Conference 2017

Building Success Together from Knowledge to Innovation

What does “success” in Early Psychosis Intervention (EPI) services mean to you?

Join EPION for a two-day conference and explore different ways to define and understand success. During this conference you will:

  • Connect with your colleagues to share and learn about innovations in EPI practice that help bring us closer to our visions of success as clinicians, program managers, persons with lived experience of psychosis and family members.
  • Find out about the learnings and successes from programs that have implemented new practices, including those inspired by EPION’s recent think tanks on education and outreach, family work, metabolic monitoring, psychological therapies, knowledge exchange, evaluation and monitoring, and psychosis and cannabis.
  • Understand the latest data and evidence on EPI and what it means for clinical practice and how we understand success in this field.

Plenary Speakers

  • George Foussias, MD PhD FRCPC
    Psychiatrist and Scientist
    Slaight Family Centre for Youth in Transition, Campbell Family Mental Health Research Institute, and Schizophrenia Division Centre for Addiction and Mental Health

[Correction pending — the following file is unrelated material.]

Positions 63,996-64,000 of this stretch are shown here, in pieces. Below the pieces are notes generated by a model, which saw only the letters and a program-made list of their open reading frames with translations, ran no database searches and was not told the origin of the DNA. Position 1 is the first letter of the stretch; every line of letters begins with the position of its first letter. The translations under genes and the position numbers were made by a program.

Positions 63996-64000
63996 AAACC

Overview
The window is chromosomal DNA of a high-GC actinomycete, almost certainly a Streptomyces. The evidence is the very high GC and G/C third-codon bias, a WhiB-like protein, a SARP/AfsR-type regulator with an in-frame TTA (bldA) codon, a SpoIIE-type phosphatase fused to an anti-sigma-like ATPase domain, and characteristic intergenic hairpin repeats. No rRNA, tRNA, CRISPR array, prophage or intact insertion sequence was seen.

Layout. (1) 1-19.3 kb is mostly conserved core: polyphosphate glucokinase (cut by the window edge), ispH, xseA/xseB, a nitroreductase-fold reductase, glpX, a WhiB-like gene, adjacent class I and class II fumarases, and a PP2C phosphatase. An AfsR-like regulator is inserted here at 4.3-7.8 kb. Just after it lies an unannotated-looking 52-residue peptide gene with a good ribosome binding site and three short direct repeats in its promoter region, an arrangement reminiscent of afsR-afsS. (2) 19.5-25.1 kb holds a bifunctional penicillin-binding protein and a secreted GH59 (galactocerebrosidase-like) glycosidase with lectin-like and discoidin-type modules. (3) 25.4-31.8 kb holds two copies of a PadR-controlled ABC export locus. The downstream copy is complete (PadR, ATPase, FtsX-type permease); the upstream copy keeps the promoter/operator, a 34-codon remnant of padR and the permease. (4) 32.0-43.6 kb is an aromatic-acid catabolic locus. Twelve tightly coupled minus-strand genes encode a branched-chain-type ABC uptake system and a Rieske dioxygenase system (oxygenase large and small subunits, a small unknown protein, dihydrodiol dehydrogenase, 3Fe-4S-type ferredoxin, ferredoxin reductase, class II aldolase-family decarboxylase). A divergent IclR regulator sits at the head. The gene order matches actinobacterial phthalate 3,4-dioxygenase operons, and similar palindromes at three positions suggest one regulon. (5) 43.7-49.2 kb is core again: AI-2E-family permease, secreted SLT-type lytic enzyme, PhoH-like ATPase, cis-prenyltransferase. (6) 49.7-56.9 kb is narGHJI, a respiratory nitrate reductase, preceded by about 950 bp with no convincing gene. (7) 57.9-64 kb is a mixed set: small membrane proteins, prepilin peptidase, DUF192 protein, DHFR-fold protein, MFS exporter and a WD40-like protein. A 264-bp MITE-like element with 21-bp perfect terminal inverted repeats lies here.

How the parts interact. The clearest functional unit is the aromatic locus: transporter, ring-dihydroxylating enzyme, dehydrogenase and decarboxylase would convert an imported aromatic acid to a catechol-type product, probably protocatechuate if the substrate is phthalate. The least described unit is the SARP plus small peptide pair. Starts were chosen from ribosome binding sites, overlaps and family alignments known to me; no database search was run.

• Nev Jones, PhD
    Community Psychologist and Director
    Felton Institute’s CCOR (Client Centered Outcomes Research in Public Mental Health)
  • Philip Tibbo, MD FRCPC
    Director / Co-Director
    Nova Scotia Early Psychosis Program / Nova Scotia Psychosis Research Unit
Dr. George Foussias is an Assistant Professor in the Department of Psychiatry and Institute of Medical Science, Faculty of Medicine, University of Toronto. He is a Clinician-Scientist located at the Campbell Family Mental Health Research Institute and Schizophrenia Division at the Centre for Addiction and Mental Health (CAMH), where he leads the Virtual Reality and Behavioural Neuroscience Research Laboratory.

Research Interests

Dr. Foussias’ research focuses on advancing our understanding and treatment of motivational deficits, and related negative symptoms, seen in severe mental illnesses. His approaches include longitudinal phenomenology and outcome studies, psychopharmacology treatment trials, neuroimaging, and the development of novel assessment methodologies using virtual reality, motion-tracking technology, and computerized assessments to tap into real-world performance and functioning. The ultimate goal of this work is to guide the development of more effective treatments for motivational deficits, which stand as an important barrier to functional recovery in severe mental illnesses.
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